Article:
Several incomplete or complete reports have documented the chondrogenic and/or ossification events in different squamate families, but no agamids have been studied so far (Table 1). To increase this knowledge, we performed a detailed study of the skeletogenesis process in P. vitticeps, from onset of ossification to full skull development. We first describe both the general shape and bone composition of the entire skull (cranium and mandible) of adult P. vitticeps, based on 3D rendering and segmentation of high-resolution CT-scan data (Figure 3) and 3D geometric morphometric analysis (Figures 4, 5). Our global inspection of CT-scans from adult specimens indicate that the skull of P. vitticeps is slightly longer than wide and relatively flattened (Figure 3A). The snout region is robust but relatively compressed in comparison to other parts of the skull. Tooth-bearing elements of the upper jaw form the antero-lateral edges of the upper jaw and stretch form the tip of the snout to the posterior end of the orbit. Orbits lie in the anterior half of the skull and occupy a large proportion of the skull (almost one third of the length and half of the height). The braincase is relatively pronounced and located medially in the posterior part of the skull. The palate lies anteriorly and laterally to the braincase, at the level of its ventral part (Figure 3B). The mandible is predominantly formed by dermatocranial elements and consists of six bones of which dentary forms the major component (Figures 3A,B). To get a more detailed bone composition of the major skull regions in P. vitticeps, we next analyzed our accurate segmentation of individual bones from CT-scan data (Figures 3A,B).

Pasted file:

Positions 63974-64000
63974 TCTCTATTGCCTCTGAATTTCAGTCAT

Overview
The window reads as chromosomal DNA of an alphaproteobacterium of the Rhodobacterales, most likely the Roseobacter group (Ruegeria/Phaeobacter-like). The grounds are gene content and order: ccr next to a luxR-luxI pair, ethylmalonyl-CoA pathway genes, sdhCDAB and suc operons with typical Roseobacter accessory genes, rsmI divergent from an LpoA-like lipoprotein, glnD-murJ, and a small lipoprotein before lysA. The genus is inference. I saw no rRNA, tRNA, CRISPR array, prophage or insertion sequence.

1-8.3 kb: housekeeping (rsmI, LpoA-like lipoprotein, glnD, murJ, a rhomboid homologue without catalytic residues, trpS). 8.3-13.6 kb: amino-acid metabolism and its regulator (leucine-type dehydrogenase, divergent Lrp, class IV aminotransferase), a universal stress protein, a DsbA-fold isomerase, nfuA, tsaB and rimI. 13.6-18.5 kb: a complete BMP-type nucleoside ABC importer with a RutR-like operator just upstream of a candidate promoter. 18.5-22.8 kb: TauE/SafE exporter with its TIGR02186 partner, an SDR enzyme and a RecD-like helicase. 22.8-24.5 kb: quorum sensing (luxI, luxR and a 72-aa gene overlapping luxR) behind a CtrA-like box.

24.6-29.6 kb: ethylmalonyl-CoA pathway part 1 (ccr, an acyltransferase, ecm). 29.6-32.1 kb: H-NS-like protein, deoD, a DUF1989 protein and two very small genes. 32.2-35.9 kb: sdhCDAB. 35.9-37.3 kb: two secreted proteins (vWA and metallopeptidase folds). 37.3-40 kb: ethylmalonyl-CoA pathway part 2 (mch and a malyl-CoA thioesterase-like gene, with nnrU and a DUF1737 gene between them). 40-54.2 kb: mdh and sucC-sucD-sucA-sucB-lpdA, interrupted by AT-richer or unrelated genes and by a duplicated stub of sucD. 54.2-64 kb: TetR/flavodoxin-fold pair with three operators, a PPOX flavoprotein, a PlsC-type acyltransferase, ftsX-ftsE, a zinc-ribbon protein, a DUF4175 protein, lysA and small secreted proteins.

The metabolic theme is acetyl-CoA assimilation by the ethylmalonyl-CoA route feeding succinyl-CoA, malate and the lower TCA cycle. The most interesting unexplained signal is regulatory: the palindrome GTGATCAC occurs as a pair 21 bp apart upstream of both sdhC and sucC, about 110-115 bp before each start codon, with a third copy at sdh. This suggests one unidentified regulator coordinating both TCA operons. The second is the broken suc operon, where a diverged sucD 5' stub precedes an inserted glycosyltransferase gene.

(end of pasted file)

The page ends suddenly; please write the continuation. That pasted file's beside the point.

Figure 3. Adult anatomy of the Pogona vitticeps skull. Lateral (A), ventral (B, top panel), and dorsal (B, bottom panel) views of the skull of adult Pogona vitticeps. Pictures are based on 3D isosurface renderings and segmentation of individual bones with different colors (see color-coding in the bottom panel).
Figure 4. Principal component analysis of cranium shape variation in squamates. (A) Phylomorphospace showing the cranium shape distribution of major groups of squamates: Dibamia (dark blue tip node), Gekkota (green shading and tip nodes), Scincoidea (brown shading and tip nodes), Lacertoidea (light blue shading and tip nodes), Anguimorpha (orange shading and tip nodes), Iguania (purple shading and tip nodes), Agamidae (red shading and tip nodes), and Serpentes (gray shading and black tip nodes). Color-codings are as in Additional File 1. Numbers in brackets indicate the percentage of variance explained by each of the PC axes. The 3D rendered craniums (indicated by colored dashed arrows, with species names) corresponding to representative lizard and snake species in both positive and negative directions are shown. The extreme position of Pogona vitticeps at positive PC2 values is highlighted in bold. (B) For each PC, the extreme cranium shapes at positive (+) and negative (–) values are depicted as wireframe diagrams. Cranium regions showing the greatest variations in shape are indicated by colored landmarks and shadings: quadrate (red), braincase (light blue), palate (dark blue), skull roof (apart from frontal, purple), circumorbital bones (green), tooth-bearing bones (orange). Lateral (top wireframe) and dorsal (bottom wireframe) views of one cranium side are shown for each extreme PC.